A new company formed at Oxford University has launched plans to bring the first laboratory-grown sausages to UK supermarket shelves by 2023.
Ivy Farm Technologies, an Oxford University spin-out, plans to become the UK’s first commercial producer of sustainable, cultured meat.
Co-founder Russ Tucker said Ivy Farm planned to make the UK known in emerging global industries by producing cultured meat products – starting with a slaughter-free sausage – for supermarkets and the restaurant trade from 2023.
The company has launched a £ 16 million fundraiser to build a pilot research and development facility. This is the first step towards producing 12,000 tons of pork per year by 2025 – the equivalent of saving the lives of 170,000 pigs.
The meat and dairy industries account for an estimated 18 percent of all greenhouse gas emissions – more than all of the world’s transportation systems combined.
However, the demand for meat is expected to grow another 70 percent as the world population grows to nearly 10 billion by 2050.
Dr. Tucker said, “If you look at the world around us, the way we currently produce and consume food is not sustainable.
“Almost half of the world’s harvest is used to feed cattle, and that will only increase.” Cultured meat is the silver bullet – through the latest technology we can deliver real, high quality meat and save the planet at the same time. “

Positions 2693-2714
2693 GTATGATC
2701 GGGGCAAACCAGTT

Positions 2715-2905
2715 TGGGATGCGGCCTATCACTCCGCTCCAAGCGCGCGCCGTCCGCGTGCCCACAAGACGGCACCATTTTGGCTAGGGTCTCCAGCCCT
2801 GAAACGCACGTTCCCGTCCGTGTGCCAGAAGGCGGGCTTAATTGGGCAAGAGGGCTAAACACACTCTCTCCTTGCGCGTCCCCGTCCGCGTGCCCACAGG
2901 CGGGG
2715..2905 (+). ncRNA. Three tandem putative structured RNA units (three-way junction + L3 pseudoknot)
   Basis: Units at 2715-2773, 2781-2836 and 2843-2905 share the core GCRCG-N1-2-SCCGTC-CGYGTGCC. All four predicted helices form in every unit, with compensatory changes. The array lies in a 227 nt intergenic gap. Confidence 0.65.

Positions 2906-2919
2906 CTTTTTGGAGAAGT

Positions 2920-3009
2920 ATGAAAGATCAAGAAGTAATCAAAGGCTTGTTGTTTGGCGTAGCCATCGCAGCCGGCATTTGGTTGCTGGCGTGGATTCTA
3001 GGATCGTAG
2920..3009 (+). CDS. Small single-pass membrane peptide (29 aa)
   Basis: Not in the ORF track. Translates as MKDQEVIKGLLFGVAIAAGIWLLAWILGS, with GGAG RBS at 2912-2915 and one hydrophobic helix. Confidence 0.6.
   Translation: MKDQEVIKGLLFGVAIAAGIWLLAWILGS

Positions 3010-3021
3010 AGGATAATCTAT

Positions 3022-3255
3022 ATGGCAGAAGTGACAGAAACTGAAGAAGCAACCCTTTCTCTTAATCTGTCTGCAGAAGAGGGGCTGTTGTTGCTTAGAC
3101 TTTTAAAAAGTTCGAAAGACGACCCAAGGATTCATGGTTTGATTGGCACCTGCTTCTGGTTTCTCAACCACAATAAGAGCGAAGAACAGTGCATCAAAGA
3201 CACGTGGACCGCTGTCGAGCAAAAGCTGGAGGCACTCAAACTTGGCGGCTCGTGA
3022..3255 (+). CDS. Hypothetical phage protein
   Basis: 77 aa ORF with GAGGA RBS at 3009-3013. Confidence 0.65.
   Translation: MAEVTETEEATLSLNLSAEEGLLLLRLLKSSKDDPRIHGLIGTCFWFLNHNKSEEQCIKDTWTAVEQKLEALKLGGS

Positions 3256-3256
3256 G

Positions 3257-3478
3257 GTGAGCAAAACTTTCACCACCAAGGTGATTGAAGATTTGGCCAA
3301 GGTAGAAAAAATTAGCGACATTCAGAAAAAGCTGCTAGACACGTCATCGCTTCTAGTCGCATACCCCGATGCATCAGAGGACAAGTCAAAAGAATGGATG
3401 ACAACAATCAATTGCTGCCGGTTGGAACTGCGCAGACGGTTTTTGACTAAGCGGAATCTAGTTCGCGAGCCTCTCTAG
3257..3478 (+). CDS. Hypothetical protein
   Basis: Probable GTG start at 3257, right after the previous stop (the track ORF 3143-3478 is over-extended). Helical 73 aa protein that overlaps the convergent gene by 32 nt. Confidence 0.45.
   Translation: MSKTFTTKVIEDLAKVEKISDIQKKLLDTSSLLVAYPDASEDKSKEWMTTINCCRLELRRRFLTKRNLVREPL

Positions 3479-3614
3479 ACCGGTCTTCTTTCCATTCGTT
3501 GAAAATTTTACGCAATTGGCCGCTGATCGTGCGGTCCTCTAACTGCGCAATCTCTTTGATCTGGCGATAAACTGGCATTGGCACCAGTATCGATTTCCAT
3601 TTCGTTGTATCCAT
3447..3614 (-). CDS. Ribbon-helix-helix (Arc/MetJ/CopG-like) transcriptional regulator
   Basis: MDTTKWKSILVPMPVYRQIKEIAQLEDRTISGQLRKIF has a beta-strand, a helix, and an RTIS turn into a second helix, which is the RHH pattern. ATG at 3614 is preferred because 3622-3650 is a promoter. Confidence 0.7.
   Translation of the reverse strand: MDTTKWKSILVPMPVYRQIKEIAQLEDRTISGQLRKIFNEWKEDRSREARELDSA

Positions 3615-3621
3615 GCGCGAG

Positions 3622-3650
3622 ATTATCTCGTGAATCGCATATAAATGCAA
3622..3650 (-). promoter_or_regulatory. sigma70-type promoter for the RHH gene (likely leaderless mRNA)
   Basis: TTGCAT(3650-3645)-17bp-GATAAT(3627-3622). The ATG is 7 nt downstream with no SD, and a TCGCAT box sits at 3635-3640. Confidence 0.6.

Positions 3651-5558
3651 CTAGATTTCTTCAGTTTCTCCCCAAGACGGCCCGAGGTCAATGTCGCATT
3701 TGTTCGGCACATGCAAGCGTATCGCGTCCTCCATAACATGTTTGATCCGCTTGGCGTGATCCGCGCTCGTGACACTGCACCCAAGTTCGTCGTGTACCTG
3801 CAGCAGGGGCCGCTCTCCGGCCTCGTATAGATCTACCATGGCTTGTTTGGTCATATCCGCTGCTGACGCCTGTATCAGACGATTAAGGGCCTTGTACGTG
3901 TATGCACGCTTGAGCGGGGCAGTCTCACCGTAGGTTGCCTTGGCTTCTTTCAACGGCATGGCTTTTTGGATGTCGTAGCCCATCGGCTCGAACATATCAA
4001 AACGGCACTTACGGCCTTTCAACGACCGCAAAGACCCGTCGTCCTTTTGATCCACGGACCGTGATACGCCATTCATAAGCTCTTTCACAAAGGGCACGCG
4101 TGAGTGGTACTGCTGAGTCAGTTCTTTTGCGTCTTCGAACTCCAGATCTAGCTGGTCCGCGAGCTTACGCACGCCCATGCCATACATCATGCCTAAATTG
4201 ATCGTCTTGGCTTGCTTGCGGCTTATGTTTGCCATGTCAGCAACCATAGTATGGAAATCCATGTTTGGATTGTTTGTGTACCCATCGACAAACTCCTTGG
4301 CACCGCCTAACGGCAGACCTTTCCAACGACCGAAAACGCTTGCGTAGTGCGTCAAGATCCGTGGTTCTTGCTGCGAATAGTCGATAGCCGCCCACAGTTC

“Ivy Farm is great for the environment, great for meat lovers, and great for animals as there is no slaughter.”
Ivy Farm’s process is based on technology developed at Oxford University in the same building where the Covid-19 vaccine was developed.
A small number of cells are taken from an animal and placed in a bioreactor. The cells are exposed to a mixture of vitamins and nutrients so that they can multiply and produce meat in just three to four weeks. The system is continuous – so muscle and fat can be gained without disturbing the cells growing underneath.
The company is already in talks with the Food Standards Agency, which must approve cultured meat before it can go on sale in the UK.
Rich Dillon, managing director of Ivy Farm, said the company also plans to speak to regulators in other parts of the world.
Singapore was the first country in the world to approve the sale of cultured meat in December. Experts believe that cultured meat could make up 35 percent of all meat consumed by 2040.
Mr Dillon said, “Make no mistake, cultured meat is here to stay. It’s a compelling statement – real meat, with no guilt.
“Singapore has approved cultured meat and in Israel Benjamin Netanyahu wants the country to become a“ powerhouse ”for alternative meat. China is also investing large amounts in industry.
“We believe our technology is some of the best in the world and that we can fly the flag of Great Britain.”